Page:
If you’ve been waiting for the perfect opportunity to unearth that never-opened Mandolin you received for your wedding… or the perfect excuse to order a Titan Peeler off that TV infomercial… then your moment has arrived. It’s time to try your hand, as I did, at preparing Bibimbap.
Bibimbap is a colorful, delicious Korean dish that’s made up of sticky white rice and a whole slew of vegetables…some raw, some cooked…topped with a fried egg (or some meat) and tossed together with a spicy chili sauce. It’s different than a generic stir fry in both the vegetables it typically features (zucchini, daikon radish, cucumber and spinach are common), and in its telltale flavor and crunch derived in good measure from a signature layer of crispy rice that’s been crunchified by being served in a sizzling hot stone bowl. (A colleague of mine who is a Colombian dietitian told me that in many Hispanic households, they cook rice with oil and use a special pot for cooking rice called a caldero. This cooking method produces a burnt “crust” of rice on the bottom that even has a name: concón. The concón is reportedly fought over by everyone in the family. I finally understood what she was talking about once I made my own concón, Korean-style.) If you’ve ordered bibimbap at a Korean restaurant, you no doubt appreciated the beautiful, rainbow-like presentation of each individual vegetable pile placed separately on the contrasting bed of white rice… which you then proceeded to mix together into a divine, multi-textured, psychadelic mess. Note to all of you OCD types who cringe when your peas touch the mashed potatoes on your plate: perhaps bibimbap isn’t the right dish for you.
Bibimbap isn’t hard to make so much as it is labor-intensive. There’s a fair amount of julienning (that’s where the mandolin or titan peeler comes in), and then a variety of treatments to the different vegetables to produce the gorgeous variation in texture and flavor. Having taken on a Bibimbap project myself, I can only say that it was worth every last matchstick-sized piece of zucchini I julienned. It was outrageously delicious. And while the markets are still selling a bounty of fresh, in-season vegetables, this is a great time to try it yourself.
The recipe I used is a vegetarian one from the chef at New York’s notable Korean Restaurant, Woo Lae Oak , printed recently in the New York Times. (Click on the link to access it.) Many at-home recipes for bibimbap I’ve seen skip the part about crisping the rice. It’s a crime! Rest assured, this recipe provides an elegant workaround for the sizzling hot stone pot, and you’ll get your concón. Also, I’ve included some pointers below to help make it gluten-free–and easier.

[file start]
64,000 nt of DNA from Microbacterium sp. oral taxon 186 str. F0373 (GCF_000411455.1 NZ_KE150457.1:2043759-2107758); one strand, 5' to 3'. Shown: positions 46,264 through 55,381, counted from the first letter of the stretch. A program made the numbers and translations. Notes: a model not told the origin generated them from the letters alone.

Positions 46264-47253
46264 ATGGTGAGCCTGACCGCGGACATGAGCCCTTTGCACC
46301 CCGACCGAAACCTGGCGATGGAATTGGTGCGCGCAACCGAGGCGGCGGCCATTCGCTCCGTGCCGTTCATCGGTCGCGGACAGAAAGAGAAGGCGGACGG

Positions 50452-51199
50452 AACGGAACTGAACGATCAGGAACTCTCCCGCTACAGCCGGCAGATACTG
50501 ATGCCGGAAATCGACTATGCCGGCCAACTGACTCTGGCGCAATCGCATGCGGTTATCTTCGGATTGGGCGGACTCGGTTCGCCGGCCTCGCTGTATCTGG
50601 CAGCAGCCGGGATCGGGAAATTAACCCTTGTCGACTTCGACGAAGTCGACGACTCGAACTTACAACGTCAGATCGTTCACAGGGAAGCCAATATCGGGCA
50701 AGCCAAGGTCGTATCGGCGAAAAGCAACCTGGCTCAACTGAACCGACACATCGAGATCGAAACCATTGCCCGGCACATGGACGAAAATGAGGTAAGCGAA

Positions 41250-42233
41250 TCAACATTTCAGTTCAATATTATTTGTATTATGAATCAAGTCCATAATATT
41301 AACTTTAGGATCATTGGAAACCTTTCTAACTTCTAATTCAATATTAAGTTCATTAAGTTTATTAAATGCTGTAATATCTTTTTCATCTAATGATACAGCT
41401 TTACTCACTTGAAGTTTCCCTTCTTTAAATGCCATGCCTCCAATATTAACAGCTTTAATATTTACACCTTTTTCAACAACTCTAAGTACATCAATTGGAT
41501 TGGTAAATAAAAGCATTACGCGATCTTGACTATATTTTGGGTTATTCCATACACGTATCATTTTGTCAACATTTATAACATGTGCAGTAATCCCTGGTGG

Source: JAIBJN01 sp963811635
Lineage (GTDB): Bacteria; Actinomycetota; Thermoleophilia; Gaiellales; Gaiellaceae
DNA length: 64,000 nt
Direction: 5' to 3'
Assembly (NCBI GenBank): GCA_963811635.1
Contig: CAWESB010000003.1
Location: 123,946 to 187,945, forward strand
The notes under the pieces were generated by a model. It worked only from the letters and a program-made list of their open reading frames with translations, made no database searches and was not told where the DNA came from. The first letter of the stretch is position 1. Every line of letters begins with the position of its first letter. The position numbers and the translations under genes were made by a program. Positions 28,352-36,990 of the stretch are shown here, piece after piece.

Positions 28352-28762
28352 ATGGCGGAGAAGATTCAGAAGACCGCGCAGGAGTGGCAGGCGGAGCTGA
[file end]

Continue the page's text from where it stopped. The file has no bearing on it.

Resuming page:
- If you don’t have/can’t find the vegetables it calls for, by all means substitute with whatever you have access to. Also, I happen to think the spinach and mushrooms are among the most flavorful veggies in this dish, so next time I make it, I’m going to up the quantities on those. While the recipe calls for shiitakes, feel free to substitute any mushroom(s) that you can slice into thin strips if expense/availability is an issue.
- Before you start slicing the veggies, get a nice big pot of water boiling and set aside a slotted spoon. Keep the water boiling throughout, use the slotted spoon to rescue the cooking veggies, and you can reuse it to complete all of the blanching projects called for in the prep.
- To make this recipe gluten-free, substitute the soy sauce for a wheat-free Tamari sauce, such as San-J or Eden Foods
- You may have a hard time finding the signature fermented red chili sauce, called gochujang, unless you’re fortunate enough to live near an Asian grocery. What’s more, some commercial varieites may be made with wheat or barley instead of fermented rice, which is the traditional ingredient. If you can’t find a gluten-free version, just use a Sriracha sauce, which is much easier to find and always gluten-free. It’s not a perfect substitute as far as the taste profile goes, but it’s still plenty tasty. Plus, it’s got WAY less sodium.
- Although the recipe doesn’t call for it, make up a well-done fried egg for each person and serve it atop the bibimbap. It adds a bit of protein and a shockingly delicious dimension of flavor and texture.
Approximate nutrition information per serving: (assumes the recipe serves 3 people and includes a fried egg for good measure. Yes, I know the recipe claims it serves four, but you’re kidding yourself if you think 4 reasonably hungry people are going to be willing to divvy this steaming pile of deliciousness up fairly.): 480 calories, 65g of carbohydrate (of which 5g are fiber), 14g protein, 16g fat… and 5mg iron (28% of the daily value), 50% of the daily value for vitamin C and 20% of the daily value for women for Vitamin A.
A last parting word: this nutrition information is not valid for the bibimbap you’d get at a restaurant, where significantly more oil will be used to cook it and a lot more rice is typically served. According to various sources, you can expect over 560 calories and about 90g of carbohydrate PER CUP of the typical Korean restuarant bibimbap. Bibimbap eater beware!Did you like this? If so, please bookmark it, RSS feed.